Now when Jesus heard that John had been put in prison, He departed to Galilee. And leaving Nazareth, He came and dwelt in Capernaum, which is by the sea, in the regions of Zebulun and Naphtali, that it might be fulfilled which was spoken by Isaiah the prophet, saying:
"The land of Zebulun and the land of Naphtali,
By the way of the sea, beyond the Jordan, Galilee of the Gentiles:
The people who sat in darkness have seen a great light,
And upon those who sat in the region and shadow of death
Light has dawned."
From that time Jesus began to preach and to say, "Repent, for the kingdom of heaven is at hand."
- Matthew 4:12-17
Yesterday we read that after His baptism, Jesus was led up by the Spirit into the wilderness to be tempted by the devil. And when He had fasted forty days and forty nights, afterward He was hungry. Now when the tempter came to Him, he said, "If You are the Son of God, command that these stones become bread." But He answered, "It is written, 'Man shall not live by bread alone, but by every word that proceeds from the mouth of God.'" Then the devil took Him up into the holy city, set Him on the pinnacle of the temple, and said to Him, "If You are the Son of God, throw Yourself down. For it is written: 'He shall give His angels charge over you,' and 'In their hands they shall bear you up, lest you dash your foot against a stone.'" Jesus said to him, "It is written again, 'You shall not tempt the Lord your God.'" Again, the devil took Him up on an exceedingly high mountain, and showed Him all the kingdoms of the world and their glory. And he said to Him, "All these things I will give You if You will fall down and worship me." Than Jesus said to him, "Away with you, Satan! For it is written, 'You shall worship the LORD your God, and Him only you shall serve.'" Then the devil left Him, and behold, angels came and ministered to Him.
Now when Jesus heard that John had been put in prison, He departed to Galilee. And leaving Nazareth, He came and dwelt in Capernaum, which is by the sea, in the regions of Zebulun and Naphtali, that it might be fulfilled which was spoken by Isaiah the prophet, saying: "The land of Zebulun and the land of Naphtali, by the way of the sea, beyond the Jordan, Galilee of the Gentiles: . . . " John is put in prison, and it is a starting point for Jesus' ministry. My study bible tells us that the term Galilee of the Gentiles indicates the many non-Jews who lived in the region. Since Galilee had a mixed population, it wasn't considered to be genuinely Jewish as a territory, although many Galilean Gentiles had converted to Judaism in the relatively recent Maccabean period. Since many Galilean Jews had been influenced by the Greek culture and customs, they were generally considered second-class citizens in the perspective of the Jews of Judea. See Isaiah 9:1-2 for the source of the quotation.
"The people who sat in darkness have seen a great light, and upon those who sat in the region and shadow of death Light has dawned." Darkness, in the context of these verses, means ungodliness, spiritual ignorance. Here, says my study bible, it indicates the Gentiles' unawareness of God and also the Jews being under the shadow of the Old Covenant. To sit in darkness is an indication of being overcome by spiritual ignorance. The great light is the gospel of Christ (see John 1:5).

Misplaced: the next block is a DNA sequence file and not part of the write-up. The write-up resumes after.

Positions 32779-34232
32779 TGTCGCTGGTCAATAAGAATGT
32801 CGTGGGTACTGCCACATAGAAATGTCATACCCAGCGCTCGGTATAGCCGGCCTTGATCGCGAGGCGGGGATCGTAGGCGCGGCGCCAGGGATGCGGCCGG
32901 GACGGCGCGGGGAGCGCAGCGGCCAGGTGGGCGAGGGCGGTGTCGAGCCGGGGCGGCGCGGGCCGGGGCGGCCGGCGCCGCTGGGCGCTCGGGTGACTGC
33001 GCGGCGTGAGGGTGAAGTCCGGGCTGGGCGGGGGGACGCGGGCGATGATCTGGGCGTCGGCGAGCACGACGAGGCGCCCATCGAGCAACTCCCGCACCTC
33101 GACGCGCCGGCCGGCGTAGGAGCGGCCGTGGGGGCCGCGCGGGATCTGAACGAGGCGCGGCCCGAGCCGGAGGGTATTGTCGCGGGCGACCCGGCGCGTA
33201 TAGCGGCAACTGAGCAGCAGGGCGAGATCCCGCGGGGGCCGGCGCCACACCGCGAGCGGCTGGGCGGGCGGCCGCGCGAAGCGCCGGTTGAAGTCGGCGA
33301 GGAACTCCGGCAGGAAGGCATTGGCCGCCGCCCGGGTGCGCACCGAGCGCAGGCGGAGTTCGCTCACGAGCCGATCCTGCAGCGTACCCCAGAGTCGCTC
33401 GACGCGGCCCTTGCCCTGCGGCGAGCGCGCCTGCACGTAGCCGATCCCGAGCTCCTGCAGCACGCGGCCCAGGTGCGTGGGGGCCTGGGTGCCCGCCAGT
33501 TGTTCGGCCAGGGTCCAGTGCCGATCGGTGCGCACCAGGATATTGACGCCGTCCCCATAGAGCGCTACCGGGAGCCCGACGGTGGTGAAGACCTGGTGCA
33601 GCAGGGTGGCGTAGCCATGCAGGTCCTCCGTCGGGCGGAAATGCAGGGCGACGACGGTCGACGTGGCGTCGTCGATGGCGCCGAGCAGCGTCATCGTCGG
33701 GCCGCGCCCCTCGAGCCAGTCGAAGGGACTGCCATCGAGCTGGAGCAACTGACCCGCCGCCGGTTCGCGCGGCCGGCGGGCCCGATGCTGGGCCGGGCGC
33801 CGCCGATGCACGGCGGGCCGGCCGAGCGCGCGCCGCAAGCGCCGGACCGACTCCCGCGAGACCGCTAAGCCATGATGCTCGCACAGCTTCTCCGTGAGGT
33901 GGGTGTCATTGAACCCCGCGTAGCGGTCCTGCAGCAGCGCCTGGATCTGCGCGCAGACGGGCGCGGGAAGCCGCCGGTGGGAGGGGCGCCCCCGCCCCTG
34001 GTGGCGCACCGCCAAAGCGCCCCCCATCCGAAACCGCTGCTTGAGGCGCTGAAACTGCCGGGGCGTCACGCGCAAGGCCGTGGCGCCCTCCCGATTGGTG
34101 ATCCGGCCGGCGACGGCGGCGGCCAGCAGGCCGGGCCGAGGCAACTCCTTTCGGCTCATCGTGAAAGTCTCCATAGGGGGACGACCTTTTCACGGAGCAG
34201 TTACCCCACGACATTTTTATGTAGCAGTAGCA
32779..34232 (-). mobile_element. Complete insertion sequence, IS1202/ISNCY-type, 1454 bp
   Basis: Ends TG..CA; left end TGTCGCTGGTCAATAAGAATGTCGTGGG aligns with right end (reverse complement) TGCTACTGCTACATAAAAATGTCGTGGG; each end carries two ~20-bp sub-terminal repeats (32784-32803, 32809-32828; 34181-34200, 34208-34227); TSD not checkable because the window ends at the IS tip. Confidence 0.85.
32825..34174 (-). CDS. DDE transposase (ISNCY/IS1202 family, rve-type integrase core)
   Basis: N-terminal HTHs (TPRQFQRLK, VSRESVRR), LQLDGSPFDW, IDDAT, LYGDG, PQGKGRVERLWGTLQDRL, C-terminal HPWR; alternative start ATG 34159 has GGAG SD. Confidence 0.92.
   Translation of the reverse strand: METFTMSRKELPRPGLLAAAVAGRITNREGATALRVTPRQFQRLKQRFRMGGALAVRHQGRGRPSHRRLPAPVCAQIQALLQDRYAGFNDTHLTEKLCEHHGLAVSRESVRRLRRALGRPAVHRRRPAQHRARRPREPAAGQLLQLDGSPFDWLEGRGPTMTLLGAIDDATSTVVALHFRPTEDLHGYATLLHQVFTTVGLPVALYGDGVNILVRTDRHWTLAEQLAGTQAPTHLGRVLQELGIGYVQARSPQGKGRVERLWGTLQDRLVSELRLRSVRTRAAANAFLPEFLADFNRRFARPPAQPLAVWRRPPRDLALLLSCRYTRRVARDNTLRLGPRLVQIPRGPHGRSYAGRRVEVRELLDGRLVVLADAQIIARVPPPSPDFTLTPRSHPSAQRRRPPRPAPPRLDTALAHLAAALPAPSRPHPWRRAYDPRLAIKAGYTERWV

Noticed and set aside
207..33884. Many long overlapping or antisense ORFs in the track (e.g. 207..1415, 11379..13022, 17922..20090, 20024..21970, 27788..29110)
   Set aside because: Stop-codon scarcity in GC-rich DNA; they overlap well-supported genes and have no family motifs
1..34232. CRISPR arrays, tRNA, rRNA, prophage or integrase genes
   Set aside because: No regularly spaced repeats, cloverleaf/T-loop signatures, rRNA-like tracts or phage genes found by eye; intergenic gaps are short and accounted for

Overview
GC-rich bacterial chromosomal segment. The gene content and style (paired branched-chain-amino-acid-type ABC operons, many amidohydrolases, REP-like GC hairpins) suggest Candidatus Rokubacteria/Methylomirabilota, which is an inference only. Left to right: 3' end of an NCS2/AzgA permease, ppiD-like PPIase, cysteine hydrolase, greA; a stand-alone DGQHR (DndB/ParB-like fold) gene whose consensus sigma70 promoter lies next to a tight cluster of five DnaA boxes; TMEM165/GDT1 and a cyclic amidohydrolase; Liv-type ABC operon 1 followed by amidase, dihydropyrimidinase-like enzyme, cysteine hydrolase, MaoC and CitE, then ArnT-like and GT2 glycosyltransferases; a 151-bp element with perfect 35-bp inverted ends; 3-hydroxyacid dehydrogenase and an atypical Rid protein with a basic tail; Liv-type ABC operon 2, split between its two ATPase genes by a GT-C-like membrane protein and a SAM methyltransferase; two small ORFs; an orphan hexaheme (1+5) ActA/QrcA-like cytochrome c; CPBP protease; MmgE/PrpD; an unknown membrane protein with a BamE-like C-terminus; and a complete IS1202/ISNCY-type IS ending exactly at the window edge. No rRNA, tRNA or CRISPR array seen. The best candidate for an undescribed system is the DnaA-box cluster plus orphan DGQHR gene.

From that time Jesus began to preach and to say, "Repent, for the kingdom of heaven is at hand." Jesus takes up John's call, in a sign of continuity from Old to New, as John the Baptist is considered the greatest of the Old Testament-type prophets. (See Matthew 3:2.)
We see the continuity in Jesus' words, as the Old Covenant makes way for the New, for the light that is the gospel of Christ -- and for Christ who will say of Himself that He is the light of the world. Interesting that He begins in Galilee, and that many of His first disciples will be Galilean. Many will also be former disciples of the Baptist, another indication of continuity. But why Galilee? Should not the Messiah, the Anointed One, begin in the center of Jewish religious life in Jerusalem? We know He was born in Bethlehem, as prophesied. But why Galilee? He is a Galilean from Nazareth, but where He begins His ministry is in a more cosmopolitan environment, a place close to the intersection of trade, commerce, and travel. In some sense, Jesus begins His ministry in a place with all the characteristics that make the Jews of Galilee looked down upon as impure. It seemingly throws the door open to criticism and scorn. But at the same time it begins a ministry that will go out to the entire world, available to all, and truly "for the life of the world." If we don't really understand the "light shining in the darkness" then we are far from understanding Christ and the purpose of the Incarnation. We go also into considerations of what it means to be "pure" and "impure" -- and an understanding of grace and how it works. Every movement of this ministry teaches us something about God who is love. The story of Jesus' ministry teaches us so much about God; all of it illuminates and writes a "bigger story" than the merely factual in worldly terms. What does it mean that the light shines in places it wouldn't be expected? What does this ministry teach us about grace and its capacities? How about imperfection and weakness, or those thought of as unseemly, or "less than"? Everything tells us a bigger story, but it's a story about light -- the light that shines in the darkness -- and how it is at work in the world, even in ways the world does not understand.